Monday, October 8, 2012

Fathers as reading role models

Last weekend I had the privilege to take part in a international symposium on education. At which I heard Caroline Hirlihy speak.  She was a former head teacher (principal) from the United Kingdom.  During her presentation she mentioned a program they had started called "Dad's Reading Project."  This caught my attention.  There is quite a bit of research out there that supports the power of reading to your children at an early age. It may even be more important to boys as to which parent reads books in the home.

Research from The Children's Literature Research Centre in London found that there was no clear evidence that boys came to school as reluctant readers.  They did however find, "that many boys start to resist reading, and resent activities which tend to surround reading in school." Ted Wragg, found that in the early years, "boys find it hard to make a good start on reading.  From their point of view, it is a more female than male activity."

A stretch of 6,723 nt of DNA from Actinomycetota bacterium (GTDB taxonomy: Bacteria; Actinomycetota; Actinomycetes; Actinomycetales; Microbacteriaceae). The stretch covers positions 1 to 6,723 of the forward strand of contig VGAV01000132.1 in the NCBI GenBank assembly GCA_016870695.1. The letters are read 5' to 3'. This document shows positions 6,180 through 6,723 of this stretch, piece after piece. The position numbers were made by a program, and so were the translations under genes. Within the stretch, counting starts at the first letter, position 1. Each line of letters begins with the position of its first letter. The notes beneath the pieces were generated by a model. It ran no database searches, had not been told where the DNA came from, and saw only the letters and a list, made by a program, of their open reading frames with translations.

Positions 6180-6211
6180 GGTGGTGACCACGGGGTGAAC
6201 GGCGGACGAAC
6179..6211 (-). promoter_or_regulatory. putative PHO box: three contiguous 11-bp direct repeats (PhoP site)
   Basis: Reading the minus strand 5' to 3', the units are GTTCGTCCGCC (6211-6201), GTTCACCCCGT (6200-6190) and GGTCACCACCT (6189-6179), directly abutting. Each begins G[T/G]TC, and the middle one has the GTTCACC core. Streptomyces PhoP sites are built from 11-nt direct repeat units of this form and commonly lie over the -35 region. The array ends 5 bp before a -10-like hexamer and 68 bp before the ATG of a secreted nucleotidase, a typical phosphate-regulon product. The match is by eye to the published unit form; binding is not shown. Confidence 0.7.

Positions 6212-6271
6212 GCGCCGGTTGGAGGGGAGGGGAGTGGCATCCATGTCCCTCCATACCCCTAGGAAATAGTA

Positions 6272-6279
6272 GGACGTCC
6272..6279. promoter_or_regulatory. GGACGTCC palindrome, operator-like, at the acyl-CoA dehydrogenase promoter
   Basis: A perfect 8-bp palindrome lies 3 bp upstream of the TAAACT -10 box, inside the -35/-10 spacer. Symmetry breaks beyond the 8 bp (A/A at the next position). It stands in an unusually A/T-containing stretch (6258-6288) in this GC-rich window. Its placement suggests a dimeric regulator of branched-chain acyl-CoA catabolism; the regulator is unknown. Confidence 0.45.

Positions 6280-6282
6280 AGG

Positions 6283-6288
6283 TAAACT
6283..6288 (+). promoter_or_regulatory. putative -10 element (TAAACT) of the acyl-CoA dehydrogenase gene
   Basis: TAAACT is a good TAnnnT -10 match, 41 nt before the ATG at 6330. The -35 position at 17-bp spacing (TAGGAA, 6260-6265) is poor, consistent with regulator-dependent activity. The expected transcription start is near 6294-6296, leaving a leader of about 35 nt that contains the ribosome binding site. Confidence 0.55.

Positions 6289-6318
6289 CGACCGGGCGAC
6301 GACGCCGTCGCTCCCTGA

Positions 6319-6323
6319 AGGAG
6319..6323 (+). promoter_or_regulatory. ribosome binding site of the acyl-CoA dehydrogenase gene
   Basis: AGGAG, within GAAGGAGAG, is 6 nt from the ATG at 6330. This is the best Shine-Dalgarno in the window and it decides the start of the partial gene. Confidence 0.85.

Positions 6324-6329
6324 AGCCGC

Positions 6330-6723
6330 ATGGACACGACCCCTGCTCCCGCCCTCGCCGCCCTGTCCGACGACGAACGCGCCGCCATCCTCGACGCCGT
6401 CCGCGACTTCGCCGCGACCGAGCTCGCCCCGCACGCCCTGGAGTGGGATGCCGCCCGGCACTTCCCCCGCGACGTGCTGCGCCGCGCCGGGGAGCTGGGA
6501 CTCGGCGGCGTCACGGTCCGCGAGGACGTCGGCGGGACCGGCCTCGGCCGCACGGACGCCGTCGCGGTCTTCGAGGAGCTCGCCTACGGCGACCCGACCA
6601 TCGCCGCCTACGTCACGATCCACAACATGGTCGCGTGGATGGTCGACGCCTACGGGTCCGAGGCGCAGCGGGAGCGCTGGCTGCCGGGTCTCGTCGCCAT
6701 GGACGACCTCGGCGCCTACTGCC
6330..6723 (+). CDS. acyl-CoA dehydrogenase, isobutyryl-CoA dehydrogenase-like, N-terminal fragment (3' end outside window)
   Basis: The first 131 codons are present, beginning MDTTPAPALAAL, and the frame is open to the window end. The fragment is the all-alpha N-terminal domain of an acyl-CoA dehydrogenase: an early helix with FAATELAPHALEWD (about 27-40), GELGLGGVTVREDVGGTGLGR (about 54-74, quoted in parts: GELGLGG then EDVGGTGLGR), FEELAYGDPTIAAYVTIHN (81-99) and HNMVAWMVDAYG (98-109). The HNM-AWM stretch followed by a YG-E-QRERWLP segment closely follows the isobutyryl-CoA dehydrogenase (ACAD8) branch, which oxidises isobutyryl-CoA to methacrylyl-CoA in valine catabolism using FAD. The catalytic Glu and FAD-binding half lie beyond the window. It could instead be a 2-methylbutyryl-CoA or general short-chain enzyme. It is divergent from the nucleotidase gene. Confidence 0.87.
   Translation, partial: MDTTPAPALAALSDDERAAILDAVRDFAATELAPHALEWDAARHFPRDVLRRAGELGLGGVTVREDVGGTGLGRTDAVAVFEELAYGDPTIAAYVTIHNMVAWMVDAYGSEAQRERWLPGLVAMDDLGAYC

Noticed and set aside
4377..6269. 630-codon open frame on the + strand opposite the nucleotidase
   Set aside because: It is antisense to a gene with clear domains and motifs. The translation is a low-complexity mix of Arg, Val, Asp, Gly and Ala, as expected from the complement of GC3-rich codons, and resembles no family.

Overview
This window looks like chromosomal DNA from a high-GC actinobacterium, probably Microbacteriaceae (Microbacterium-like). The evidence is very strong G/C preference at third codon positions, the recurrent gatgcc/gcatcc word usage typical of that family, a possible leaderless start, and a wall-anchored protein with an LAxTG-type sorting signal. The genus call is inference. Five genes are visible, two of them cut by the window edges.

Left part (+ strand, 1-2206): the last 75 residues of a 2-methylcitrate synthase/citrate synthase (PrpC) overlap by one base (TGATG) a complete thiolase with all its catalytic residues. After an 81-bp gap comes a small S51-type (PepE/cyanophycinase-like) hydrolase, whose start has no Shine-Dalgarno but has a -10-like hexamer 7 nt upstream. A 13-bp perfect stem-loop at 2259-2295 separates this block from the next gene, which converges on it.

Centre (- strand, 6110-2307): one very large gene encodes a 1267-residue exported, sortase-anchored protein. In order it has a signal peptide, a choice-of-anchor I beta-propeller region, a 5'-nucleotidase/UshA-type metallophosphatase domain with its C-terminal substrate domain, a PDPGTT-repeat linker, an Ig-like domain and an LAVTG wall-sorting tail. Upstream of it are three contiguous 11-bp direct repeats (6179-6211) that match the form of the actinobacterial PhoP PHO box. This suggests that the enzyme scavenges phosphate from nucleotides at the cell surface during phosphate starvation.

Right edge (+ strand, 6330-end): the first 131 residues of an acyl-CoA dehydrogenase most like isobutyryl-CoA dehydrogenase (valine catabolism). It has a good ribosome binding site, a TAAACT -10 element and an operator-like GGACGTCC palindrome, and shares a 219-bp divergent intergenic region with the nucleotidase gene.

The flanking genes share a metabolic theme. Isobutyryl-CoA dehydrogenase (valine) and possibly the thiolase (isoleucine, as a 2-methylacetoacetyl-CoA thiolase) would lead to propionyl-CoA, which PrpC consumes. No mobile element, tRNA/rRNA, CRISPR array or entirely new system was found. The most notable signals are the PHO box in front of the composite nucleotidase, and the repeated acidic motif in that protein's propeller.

"The Leverhulme Project found that mothers were much more likely than fathers to read with children at home."   
As a classroom teacher I saw this first hand.  Girls were much more likely to have the reading completed, and would often be able to expand on what they had read overall.  This has caused me to really reflect on the time I have spent on reading with my own children.  So I challenge all dads to be reading role models to their children, especially boys.

1 comment:

  1. I read to my children, I read to my students (grade 10 and 12), and I read with my children. I talk about the pleasure and benefit of reading frequently and model my love of reading as much as possible. Modeling is powerful.